Jack Douglas is an American record producer. He was born in New York City. Starting out as folk musician and performer, he worked on Robert Kennedy's senatorial campaign as a song-writer. Douglas then moved to England and joined a succession of bands before returning to New York to attend the Institute of Audio Research as a member of its first graduating class. His first professional job was at the new recording studio Record Plant Studios, not as producer or engineer, but as the janitor. Soon he was working at the recording desk contributing to projects by Miles Davis, The James Gang, Alice Cooper, Cheap Trick, Montrose, Rough Cutt, Artful Dodger, Moxy, Flipp, and Mountain.
A chance encounter with a group member led Douglas to help engineer The Who's early sessions for Who's Next at The Record Plant. After this landmark recording he was given a chance to engineer John Lennon's classic Imagine album. Douglas and Lennon formed a close bond and worked together for the remainder of Lennon's life.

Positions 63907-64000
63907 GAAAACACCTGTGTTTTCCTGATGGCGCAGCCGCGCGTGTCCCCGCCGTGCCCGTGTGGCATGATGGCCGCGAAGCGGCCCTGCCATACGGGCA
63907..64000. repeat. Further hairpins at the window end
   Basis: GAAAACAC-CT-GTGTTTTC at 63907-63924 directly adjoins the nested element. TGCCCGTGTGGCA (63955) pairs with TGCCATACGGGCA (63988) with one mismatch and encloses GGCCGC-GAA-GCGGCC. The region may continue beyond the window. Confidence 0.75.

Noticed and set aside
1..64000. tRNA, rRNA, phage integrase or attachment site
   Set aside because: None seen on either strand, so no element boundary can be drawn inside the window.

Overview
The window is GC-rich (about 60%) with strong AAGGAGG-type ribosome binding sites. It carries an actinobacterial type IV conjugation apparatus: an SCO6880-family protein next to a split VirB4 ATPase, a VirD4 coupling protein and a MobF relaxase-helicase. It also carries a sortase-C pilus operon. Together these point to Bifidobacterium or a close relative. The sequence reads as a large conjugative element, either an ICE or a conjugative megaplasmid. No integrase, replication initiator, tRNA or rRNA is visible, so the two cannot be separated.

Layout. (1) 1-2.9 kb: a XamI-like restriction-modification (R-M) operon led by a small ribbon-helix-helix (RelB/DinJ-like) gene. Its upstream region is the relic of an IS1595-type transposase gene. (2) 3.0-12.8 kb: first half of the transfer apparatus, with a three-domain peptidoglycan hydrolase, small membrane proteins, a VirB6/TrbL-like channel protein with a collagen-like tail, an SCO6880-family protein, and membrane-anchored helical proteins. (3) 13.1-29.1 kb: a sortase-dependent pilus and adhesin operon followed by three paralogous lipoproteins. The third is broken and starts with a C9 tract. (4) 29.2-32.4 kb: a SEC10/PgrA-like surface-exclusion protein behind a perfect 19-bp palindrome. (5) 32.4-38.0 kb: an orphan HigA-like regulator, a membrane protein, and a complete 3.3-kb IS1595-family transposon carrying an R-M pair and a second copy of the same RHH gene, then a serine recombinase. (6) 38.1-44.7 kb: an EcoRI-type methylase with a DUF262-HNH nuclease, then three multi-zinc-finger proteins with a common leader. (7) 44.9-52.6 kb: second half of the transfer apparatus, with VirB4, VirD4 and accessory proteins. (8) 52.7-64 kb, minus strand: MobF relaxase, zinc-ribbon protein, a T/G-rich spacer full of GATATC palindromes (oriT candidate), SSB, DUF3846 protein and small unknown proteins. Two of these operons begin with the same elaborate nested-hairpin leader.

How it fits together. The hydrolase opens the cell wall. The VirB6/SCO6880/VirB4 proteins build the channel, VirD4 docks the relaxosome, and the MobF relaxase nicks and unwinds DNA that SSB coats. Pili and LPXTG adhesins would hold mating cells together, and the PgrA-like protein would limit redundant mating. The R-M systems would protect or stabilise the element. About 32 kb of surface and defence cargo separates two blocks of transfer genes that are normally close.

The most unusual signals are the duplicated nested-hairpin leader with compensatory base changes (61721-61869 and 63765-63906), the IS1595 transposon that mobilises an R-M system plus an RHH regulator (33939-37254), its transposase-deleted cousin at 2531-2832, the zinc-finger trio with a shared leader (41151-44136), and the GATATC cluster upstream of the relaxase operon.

As a Record Plant staff engineer, Douglas also forged working relationships with Patti Smith, Blue Ã–yster Cult, the New York Dolls, Cheap Trick, Starz and most notably Aerosmith. Douglas engineered and produced many of Aerosmith's albums in the 1970s, including Get Your Wings, Toys in the Attic, Rocks and Draw the Line, all of which have gone multi-platinum. Toys in the Attic and Rocks broke Aerosmith into the mainstream and have become highly influential, with both albums ranking among Rolling Stone's list of the "500 Greatest Albums of All Time". His close relationship with Aerosmith extended beyond producing and engineering, as Douglas was also a musical contributor to the group when they came up short of material on their projects. For example, Douglas helped write the band's 1978 hit "Kings and Queens". He was often given the nickname of "the sixth member" of Aerosmith, due to his close relationship with the band. Douglas was replaced as producer by the band for the 1979 release Night in the Ruts, but Douglas was to again work with the group on 1982's Rock in a Hard Place and several of Aerosmith guitarist Joe Perry's solo albums. For much of the late 1980s, 1990s, and early 2000s, Aerosmith worked with other producers, but in the mid-2000s, they re-united with Jack Douglas on the 2004 blues cover album, Honkin' on Bobo. Douglas will also produce the band's upcoming album Music from Another Dimension!, slated for release in November 2012. The band continues to maintain a cordial friendship with Douglas.